The 1991 Industry Commission report on that industry that I referred to earlier found that there was a general dissatisfaction with the aboriginal land rights act in the Northern Territory. In spite of the findings of that inquiry, no substantial changes have been made to that act and many of its features are evident in the Native Title Bill. As one respected commentator put it:

The history of land rights in the Northern Territory has been that of 20 years of lost opportunity. The mining companies, the Australian community in general, and the Aboriginals in particular, are clear losers from unnecessary impediments and delays. The lessons from the Northern Territory experience are clear. Where unwieldy negotiation and veto processes are allowed to overlay a system of tradeable property rights, the impact on costs and consequent investment is stifling.

The attitude of prospective mineral exploration companies is just as important as the actual physical barriers they face in gaining security of mineral rights and access to land. In Tasmania, for example, a succession of attempts by the radical conservation movement in the early 1980s resulted in significant downturns in prospective mineral exploration investment. This phenomenon verifies much of the earlier argument about economic certainty being a very important determinant of investment decisions.

  In my home state of Tasmania, exploration investment expenditure fell from $18 million in 1983-84 to only $8 million in 1992-93—a decline of 56 per cent. That decline, started by the creation of uncertainty about access to or tenure of potential mining areas that were the subject of argument as to usage, was further exacerbated by the election of a Labor-Green government in the latter part of the 1980s. The ongoing uncertainty and insecurity in the business community, particularly in the mining sector, virtually brought to a halt investment in exploration in my state.

  Mining rights in the Northern Territory are currently based on a system with a negotiation phase, followed by a land council phase, with the land council having a yes or no say on each application. There is also an arbitration system which exists to determine the necessary terms and conditions if land council approval is given. This arbitration system has never been used. The current Native Title Bill also provides for a negotiation phase. But in this case it is the appropriate tribunal which will have the yes or no say and which will also establish the terms and conditions. Thus, the outcome in each of the cases brought before it will depend on the workings of the tribunal.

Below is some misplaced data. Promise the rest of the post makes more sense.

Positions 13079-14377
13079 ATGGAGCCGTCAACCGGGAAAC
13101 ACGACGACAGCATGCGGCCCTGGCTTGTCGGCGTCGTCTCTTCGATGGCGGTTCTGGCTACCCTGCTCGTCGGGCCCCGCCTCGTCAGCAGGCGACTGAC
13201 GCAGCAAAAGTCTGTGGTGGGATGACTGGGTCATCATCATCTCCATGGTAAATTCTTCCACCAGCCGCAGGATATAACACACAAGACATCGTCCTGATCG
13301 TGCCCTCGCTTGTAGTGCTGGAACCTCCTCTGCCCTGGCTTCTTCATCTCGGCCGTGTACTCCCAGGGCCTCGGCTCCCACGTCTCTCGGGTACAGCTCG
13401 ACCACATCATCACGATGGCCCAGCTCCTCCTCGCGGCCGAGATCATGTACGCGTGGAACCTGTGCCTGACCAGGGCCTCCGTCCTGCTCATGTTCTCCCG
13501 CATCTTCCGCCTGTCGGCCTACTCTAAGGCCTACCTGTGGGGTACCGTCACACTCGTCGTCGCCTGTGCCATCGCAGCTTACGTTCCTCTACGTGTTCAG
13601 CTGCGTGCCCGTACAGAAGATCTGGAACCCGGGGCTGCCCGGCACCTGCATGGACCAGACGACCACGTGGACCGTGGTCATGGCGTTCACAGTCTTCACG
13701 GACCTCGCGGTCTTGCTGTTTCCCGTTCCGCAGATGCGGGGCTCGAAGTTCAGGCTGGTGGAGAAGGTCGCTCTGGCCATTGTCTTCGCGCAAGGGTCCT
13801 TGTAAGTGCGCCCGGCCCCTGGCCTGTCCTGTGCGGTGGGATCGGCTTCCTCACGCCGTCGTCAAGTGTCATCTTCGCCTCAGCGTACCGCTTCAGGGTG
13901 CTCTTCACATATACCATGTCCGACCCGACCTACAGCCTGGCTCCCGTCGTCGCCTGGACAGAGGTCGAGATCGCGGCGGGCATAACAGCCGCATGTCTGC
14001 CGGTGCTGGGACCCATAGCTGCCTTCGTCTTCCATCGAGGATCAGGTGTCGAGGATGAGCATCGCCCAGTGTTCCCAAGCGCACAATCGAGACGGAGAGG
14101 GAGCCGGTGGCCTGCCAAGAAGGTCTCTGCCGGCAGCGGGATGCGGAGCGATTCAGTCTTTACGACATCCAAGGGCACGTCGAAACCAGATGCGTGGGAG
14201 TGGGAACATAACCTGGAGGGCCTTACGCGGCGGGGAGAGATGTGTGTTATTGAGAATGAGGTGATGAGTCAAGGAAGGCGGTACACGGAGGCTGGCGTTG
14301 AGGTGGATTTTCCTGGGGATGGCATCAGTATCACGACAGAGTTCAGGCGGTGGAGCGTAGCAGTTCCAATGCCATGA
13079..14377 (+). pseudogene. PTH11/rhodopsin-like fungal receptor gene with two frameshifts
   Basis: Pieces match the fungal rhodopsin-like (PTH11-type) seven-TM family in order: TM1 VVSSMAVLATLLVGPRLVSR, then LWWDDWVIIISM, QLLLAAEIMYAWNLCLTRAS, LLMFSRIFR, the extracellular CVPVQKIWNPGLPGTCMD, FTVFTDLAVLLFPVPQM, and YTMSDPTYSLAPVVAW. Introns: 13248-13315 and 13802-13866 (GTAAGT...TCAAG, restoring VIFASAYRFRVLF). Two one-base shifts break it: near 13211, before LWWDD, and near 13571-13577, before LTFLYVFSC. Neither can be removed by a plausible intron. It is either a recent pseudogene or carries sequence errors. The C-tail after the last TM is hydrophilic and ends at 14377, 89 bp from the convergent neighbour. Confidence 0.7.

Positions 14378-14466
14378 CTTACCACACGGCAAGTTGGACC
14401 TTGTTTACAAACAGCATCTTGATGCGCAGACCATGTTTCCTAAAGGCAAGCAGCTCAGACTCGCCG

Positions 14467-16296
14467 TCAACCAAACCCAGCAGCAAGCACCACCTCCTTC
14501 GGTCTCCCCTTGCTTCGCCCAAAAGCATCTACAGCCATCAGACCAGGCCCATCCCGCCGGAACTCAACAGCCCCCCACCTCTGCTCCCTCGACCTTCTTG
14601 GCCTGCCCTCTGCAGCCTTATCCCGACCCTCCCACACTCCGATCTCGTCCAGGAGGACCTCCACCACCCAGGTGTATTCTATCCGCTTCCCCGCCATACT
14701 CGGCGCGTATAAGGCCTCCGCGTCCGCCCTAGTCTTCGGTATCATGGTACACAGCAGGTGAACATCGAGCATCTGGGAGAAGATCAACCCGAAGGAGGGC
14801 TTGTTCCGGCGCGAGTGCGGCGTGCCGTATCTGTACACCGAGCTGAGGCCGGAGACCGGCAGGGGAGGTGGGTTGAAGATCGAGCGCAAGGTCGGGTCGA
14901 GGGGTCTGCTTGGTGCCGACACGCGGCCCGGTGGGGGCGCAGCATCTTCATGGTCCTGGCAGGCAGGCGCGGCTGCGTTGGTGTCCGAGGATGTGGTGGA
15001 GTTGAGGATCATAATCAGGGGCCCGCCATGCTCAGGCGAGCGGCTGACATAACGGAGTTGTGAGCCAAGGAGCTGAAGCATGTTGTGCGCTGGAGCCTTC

Let us look around as to what experience there has been in Australia to gain some insight as to how tribunals are likely to work. One good example is the case of Coronation Hill. This development was considered contentious on environmental grounds at the time, largely because there was a federal election coming up. The matter was passed to the Resource Assessment Commission, headed by a judge with appropriate experts. We should note the similarities that are proposed in this bill. It carried out a 12-month study.

  The subsequent report found that there was no environmental problem with the mining of Coronation Hill. However, issues relating to Aboriginals' spiritual matters were raised with the Resource Assessment Commission, which recommended against mining at this site. It is no wonder the mining industry is worried about this bill. Such an approval process could, in effect, turn out to be a de facto veto process. Furthermore, the economic incentives are wrong. The Commonwealth has set a limit on compensation for disturbance on the basis of state compensation schemes. There is little incentive for native titleholders to negotiate. In reality, therefore, it would probably pay them to push for a veto of mining.

  The attitudes, arguments and concerns of the mining industry have been clearly put to the recent hearings of the Senate Standing Committee on Legal and Constitutional Affairs. Mr Jerry Ellis from BHP Minerals argued, firstly, that the question of the validity of existing mining leases has not been totally clarified and, secondly, that the major issue is that the procedures put in place by the bill would be:

. . . time consuming—unnecessarily so in our view—and sometimes so time consuming that we believe market opportunities will be lost.

Again, Mr de Crespigney from Normandy Poseidon argued that the bill is too complex, it is unworkable, and the tribunal procedures are neither fair nor practical. I quote two important passages from Mr de Crespigney's submission to the Senate committee. First, he says:

Having fulfilled that urgent need—

that is, to tackle the Mabo challenge—

except in relation to the validation of existing titles, urgency ceases to be a requirement, and the point I cannot stress enough is that we are in a marathon, not a sprint, and all parties interested in reconciliation should now carefully, diligently, dispassionately and not hurriedly, review and address the whole reconciliation challenge, of which land is but one.

Finally, he goes on to say:

The Bill in its present form, particularly because of the significant delays it will create, will completely fetter our ability to provide wealth for our shareholders, taxes for the nation and employment opportunities generally, but in particular for Aborigines. Obviously, if it will have that effect on Normandy Poseidon, just imagine the impact on national wealth and national job opportunities if the BHPs and CRAs and the Western Minings are all having the same problems. Remember, lost opportunities means lost jobs.

The Senate will be aware that CRA announced on Monday of this week that it is reducing its level of exploration in Australia by a further 10 per cent and will be investing overseas instead.

  In conclusion, there is no hurry with this bill—it is a marathon. This is a very serious matter for all Australians, and it is imperative that we, as parliamentarians, get it right for all Australians, for all Aborigines. I oppose the bill.